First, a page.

The parties agree that mere possession and nondisclosure of material facts does not alone create liability under Rule 10b-5; there must be, in addition, some relationship which generates a duty to inform. Rothschild v. Teledyne, Inc., 328 F. Supp. 1054 (N.D.Ill. 1971); Phillips v. Reynolds & Co., 294 F. Supp. 1249 (E.D.Pa.1969). In this case plaintiff contends that Price Waterhouse's duty arose from its status as DCL's independent auditor, making it responsible not just to its employer but to all persons relying on its figures. There is, however, no basis in principle or authority for extending an auditor's duty to disclose beyond cases where the auditor is giving or has given some representation or certification. Where it gives an opinion or certifies statements, an auditing firm publicly assumes a role that carries a special relationship of trust vis-à-vis the public. The auditor in such a case holds itself out as an independent professional source of assurance that the audited company's financial presentations are accurate and reliable. See, e. g., Drake v. Thor Power Tool Co., 282 F. Supp. 94 (N.D.Ill.1967); In the Matter of Touche, Niven, Bailey & Smart, 37 SEC 629 (1957). See also Note, Accountants' Liabilities for False and Misleading Financial Statements, 67 Colum.L.Rev. 1437 (1967). The importance of the act of certifying is such that a continuing duty to disclose has been imposed where the auditor learns facts revealing that a certification believed correct when issued was actually unwarranted. Fischer v. Kletz, 266 F. Supp. 180 (S.D.N.Y.1967).

In the vitally different circumstances of this case, Price Waterhouse issued no public opinion, rendered no certification, and in no way invited the public to rely on its financial judgment at or around the time in question. The earnings information of which plaintiff complains was disclosed by DCL, which specifically noted that the figures were unaudited. The situation is utterly lacking in the kind of special relationship which has heretofore imposed on auditors a duty of disclosure. The point is highlighted by the inconsistent positions assumed by the plaintiff in this case. Observing that he is "a practicing attorney" and "a well informed, sophisticated investor,"[7] he argues that the status of independent auditor, without more, creates a duty to disclose whether or not *1128 any opinion or certification is being rendered. On the other hand, plaintiff testified that at the time of his purchases he was not aware that Price Waterhouse had ever acted as independent auditors for DCL in connection with any of their consolidated financial statements.[8] Similarly, he did not know whether the figures he read were audited or not,[9] nor did he think this was of any consequence.[10] If an investor is sophisticated enough to care who the auditor is, he must surely care whether or not the figures he reads have been audited. He cannot acknowledge indifference to this, and then conjure up a fiction of "reliance" on which to make the auditor bear any losses (without sharing any profits) he may later have realized.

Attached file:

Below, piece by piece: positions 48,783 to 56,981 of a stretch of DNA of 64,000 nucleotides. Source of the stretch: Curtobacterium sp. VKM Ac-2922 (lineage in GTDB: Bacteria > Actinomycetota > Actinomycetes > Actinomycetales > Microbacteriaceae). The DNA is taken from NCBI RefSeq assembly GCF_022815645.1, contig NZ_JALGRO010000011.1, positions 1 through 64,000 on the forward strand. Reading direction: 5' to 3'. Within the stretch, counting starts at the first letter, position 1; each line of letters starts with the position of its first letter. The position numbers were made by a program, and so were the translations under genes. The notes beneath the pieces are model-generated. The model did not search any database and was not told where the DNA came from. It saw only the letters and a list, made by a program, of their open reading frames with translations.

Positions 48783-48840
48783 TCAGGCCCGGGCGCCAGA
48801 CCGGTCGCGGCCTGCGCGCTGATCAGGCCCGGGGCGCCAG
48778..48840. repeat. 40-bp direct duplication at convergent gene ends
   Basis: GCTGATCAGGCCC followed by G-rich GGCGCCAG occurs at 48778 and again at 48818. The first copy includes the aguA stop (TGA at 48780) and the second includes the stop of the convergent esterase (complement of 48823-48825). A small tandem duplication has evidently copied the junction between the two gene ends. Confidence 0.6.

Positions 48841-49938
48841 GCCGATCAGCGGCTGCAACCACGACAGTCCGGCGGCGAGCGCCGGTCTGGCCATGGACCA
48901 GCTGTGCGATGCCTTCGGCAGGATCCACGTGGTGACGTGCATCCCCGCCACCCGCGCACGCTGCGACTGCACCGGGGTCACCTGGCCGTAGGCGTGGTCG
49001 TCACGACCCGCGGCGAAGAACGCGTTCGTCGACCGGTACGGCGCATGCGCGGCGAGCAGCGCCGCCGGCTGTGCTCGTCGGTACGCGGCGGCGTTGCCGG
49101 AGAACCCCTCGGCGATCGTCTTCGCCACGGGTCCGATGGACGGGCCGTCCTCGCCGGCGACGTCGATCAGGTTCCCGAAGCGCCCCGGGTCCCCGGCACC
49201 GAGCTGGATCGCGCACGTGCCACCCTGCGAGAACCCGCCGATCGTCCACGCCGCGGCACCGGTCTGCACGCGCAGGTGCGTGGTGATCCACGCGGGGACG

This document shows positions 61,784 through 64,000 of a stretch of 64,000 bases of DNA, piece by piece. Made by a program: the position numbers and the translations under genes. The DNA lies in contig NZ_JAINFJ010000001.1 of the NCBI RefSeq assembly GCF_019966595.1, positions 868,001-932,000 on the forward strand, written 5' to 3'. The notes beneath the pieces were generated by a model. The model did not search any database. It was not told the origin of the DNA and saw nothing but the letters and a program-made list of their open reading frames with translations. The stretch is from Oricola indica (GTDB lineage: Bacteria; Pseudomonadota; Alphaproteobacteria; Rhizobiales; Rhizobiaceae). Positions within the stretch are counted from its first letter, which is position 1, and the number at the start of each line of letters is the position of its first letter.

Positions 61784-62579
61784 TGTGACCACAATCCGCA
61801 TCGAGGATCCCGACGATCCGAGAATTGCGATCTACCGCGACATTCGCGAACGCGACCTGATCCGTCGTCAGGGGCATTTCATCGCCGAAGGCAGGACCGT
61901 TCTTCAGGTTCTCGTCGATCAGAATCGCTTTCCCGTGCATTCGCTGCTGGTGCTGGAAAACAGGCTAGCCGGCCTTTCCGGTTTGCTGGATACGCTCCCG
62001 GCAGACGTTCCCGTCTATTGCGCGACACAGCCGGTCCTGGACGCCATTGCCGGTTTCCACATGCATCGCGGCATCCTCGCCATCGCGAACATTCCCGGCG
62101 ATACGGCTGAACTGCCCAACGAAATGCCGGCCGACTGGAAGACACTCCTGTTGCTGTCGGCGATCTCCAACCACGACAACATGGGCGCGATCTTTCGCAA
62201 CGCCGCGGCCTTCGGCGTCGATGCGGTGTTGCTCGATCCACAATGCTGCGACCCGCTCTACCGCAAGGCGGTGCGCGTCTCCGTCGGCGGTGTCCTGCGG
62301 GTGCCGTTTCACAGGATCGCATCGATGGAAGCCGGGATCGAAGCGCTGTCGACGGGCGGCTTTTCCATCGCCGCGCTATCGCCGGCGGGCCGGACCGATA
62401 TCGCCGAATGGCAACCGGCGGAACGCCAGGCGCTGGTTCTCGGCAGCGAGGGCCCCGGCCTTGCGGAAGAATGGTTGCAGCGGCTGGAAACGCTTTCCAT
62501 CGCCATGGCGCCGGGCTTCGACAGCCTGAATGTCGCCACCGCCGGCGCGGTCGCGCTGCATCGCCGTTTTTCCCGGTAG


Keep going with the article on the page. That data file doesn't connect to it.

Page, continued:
As an alternative ground for his claim, plaintiff argues that Price Waterhouse's knowing failure to come forward after DCL had released its earnings figures aided and abetted DCL's alleged 10b-5 violation. Cf. Note, Accountants' Liabilities for False and Misleading Financial Statements, supra, at 1446-1450. On precedents this court finds persuasive, this theory is rejected. Wessel v. Buhler, 437 F.2d 279 (9th Cir. 1971); Fischer v. Kletz, supra.

In his papers opposing the motion to dismiss plaintiff argues, for the first time, that Price Waterhouse may have compiled the figures released by DCL and thus may have actively aided DCL's alleged violation. Plaintiff has testified, however, that the information on which his complaint is based was obtained from DCL's annual report and proxy materials.[11] Nowhere in these documents is there an indication that Price Waterhouse prepared the figures released by DCL. Nor has plaintiff presented any other evidence to support his speculation. Furthermore, there is no contention here that the figures were false or misleading.

Finally, the peculiar facts of this case make it impossible to characterize Price Waterhouse's silence and inaction as aiding and abetting. The press release, of course, labeled the figures unaudited and in no way indicated participation by Price Waterhouse. The omission complained of concerned an intent to qualify an opinion, which intent had already been disclosed to the SEC in December, 1971. Furthermore, far from there being a tacit agreement not to disclose because of mutual benefit (as, say, in the case of an accountant agreeing to certify false figures in order to retain its client), it is undisputed that Price Waterhouse was fired by DCL because of the parties' disagreement over the validity of the intended qualification.